A focus on financial inclusion is necessary to engage the big swathe of society that do not have access and to effectively support those organisations and communities dependent on cash such as charities and those increasingly struggling with poverty.

The conclusion here is that, whilst covid-19 has accelerated adoption and increased access for many (by necessity), it also has the potential to further exclude those most in need of support.

At a corporate level, there are many businesses still with legacy applications and estates that have proved too complex or too expensive to transform. This has led to reduced agility and adaptability to respond rapidly to changing needs.

We see more urgency now: prior resistance to change driven by risk assessments, cases for change or experienced workforces is now being bashed to one side by a need to survive. Sectors such as government, healthcare, transport and insurance have to take the opportunity to drive revolutionary change away from technologies that slow change, have to accelerate decision making and recognise that not all of the bets they make will pay off – yet many will. Experimentation, innovation and co-operation are more vital than ever in driving digital evolution.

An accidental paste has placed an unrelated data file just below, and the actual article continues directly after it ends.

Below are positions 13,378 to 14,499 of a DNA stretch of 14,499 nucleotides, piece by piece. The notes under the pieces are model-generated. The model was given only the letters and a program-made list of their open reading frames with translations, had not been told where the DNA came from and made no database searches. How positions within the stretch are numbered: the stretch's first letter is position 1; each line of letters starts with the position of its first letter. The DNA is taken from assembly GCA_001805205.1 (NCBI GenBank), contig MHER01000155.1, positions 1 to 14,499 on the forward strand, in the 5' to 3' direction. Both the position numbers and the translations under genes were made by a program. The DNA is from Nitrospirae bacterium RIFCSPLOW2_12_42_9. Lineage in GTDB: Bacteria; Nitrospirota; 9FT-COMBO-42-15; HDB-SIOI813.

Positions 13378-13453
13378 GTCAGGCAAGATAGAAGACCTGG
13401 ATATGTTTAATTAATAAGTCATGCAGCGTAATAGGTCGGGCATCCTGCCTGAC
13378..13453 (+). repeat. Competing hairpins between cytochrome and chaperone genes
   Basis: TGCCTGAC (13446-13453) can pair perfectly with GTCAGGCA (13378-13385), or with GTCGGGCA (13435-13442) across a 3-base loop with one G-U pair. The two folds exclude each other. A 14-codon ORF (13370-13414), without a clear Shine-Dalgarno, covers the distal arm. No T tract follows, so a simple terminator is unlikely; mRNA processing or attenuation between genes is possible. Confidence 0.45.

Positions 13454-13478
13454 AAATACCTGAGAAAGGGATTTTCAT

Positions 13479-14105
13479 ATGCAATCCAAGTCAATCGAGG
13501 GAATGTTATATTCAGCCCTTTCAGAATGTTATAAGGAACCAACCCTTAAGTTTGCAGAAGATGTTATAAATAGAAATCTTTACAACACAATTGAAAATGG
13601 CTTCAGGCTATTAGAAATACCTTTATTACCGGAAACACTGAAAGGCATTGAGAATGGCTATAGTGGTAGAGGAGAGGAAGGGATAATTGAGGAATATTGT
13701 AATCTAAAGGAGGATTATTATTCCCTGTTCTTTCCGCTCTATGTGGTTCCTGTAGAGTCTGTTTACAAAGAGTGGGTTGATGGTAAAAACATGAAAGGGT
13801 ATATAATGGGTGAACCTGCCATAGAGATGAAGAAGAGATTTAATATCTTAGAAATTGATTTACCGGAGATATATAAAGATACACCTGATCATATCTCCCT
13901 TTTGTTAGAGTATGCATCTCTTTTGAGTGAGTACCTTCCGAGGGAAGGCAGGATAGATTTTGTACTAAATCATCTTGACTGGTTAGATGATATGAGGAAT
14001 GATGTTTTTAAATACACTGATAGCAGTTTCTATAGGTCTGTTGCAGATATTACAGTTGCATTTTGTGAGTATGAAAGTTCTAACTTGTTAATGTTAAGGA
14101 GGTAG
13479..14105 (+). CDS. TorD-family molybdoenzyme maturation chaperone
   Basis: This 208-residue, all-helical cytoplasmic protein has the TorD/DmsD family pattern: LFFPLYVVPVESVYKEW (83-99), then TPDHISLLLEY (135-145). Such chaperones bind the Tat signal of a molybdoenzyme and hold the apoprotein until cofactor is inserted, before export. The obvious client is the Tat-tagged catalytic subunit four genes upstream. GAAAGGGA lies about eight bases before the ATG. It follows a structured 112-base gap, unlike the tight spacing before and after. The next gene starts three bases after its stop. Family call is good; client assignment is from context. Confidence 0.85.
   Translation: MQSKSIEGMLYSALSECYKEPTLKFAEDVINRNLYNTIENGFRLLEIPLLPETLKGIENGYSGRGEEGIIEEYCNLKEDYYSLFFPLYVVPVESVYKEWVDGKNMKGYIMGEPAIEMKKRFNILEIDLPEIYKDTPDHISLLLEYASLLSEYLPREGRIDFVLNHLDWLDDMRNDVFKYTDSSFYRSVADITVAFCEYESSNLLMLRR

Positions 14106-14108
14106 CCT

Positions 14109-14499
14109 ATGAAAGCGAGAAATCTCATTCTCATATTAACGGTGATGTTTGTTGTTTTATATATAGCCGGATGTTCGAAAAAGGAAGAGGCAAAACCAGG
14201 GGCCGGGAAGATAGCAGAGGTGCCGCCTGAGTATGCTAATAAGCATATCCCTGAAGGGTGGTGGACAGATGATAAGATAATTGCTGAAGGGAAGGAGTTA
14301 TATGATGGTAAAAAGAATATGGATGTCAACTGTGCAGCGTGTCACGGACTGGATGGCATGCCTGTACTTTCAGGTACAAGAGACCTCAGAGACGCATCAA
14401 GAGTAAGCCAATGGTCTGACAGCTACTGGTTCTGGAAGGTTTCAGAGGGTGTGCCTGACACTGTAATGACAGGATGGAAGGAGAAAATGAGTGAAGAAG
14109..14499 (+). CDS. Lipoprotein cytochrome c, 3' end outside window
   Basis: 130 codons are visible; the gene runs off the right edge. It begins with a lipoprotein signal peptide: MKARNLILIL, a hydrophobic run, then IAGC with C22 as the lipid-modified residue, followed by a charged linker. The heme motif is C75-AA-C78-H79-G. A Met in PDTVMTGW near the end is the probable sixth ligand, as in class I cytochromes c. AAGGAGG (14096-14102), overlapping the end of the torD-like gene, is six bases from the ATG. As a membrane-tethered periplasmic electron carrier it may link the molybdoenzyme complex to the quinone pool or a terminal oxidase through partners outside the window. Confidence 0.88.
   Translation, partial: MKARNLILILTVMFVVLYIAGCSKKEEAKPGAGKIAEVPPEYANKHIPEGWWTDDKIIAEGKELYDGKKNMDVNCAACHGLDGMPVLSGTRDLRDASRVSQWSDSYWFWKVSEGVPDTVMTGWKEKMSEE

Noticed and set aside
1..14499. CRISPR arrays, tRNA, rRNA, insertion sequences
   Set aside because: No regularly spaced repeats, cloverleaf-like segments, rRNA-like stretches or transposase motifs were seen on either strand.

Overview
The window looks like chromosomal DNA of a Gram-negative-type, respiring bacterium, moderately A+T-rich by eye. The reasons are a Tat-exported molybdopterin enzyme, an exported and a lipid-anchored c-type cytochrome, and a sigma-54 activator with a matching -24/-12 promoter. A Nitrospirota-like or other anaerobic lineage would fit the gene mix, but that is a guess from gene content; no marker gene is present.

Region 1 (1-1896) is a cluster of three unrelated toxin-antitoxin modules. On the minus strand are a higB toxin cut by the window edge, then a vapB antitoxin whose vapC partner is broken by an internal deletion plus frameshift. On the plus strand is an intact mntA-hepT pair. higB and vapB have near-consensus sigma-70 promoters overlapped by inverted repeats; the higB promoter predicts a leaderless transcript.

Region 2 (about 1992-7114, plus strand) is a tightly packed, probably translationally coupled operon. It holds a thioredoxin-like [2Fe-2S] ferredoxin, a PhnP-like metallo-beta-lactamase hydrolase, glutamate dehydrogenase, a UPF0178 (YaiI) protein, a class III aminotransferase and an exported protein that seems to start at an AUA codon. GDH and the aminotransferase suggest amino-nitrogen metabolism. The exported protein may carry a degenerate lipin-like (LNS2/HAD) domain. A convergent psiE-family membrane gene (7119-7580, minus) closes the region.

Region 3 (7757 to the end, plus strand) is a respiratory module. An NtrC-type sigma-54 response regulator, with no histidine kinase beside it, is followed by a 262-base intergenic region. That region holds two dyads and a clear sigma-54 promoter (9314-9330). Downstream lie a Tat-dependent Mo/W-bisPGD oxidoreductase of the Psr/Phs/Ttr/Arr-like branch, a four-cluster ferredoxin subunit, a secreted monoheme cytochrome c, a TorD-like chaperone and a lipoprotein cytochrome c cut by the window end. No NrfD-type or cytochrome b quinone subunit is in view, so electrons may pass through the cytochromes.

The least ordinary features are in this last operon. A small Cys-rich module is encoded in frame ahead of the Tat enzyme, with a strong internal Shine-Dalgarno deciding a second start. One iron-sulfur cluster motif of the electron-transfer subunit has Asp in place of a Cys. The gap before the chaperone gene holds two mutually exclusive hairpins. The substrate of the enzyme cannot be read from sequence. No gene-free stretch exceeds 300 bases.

The challenge is that “many businesses are driving on still looking in rear view mirror”, expecting to ultimately revert to legacy ways, claiming legacy regulation and compliancy as excuses to revert.

New technologies such as AI and blockchain, or communities such as fintech are leading the trojan horse charge into the enterprise, but success will be dependent on driving resolutely forward. This new digital and data driven economy can engage the enhanced changed mindset of the public to help power an evolution that benefits more. The question becomes how to engage all – including those most vulnerable?

Supporting those most vulnerable

In that regard, the definition of vulnerability has changed, especially in the sense of delivering services to all. It is not only about getting access to technology for all but using it anywhere – for example, “how do you run a call centre from home”.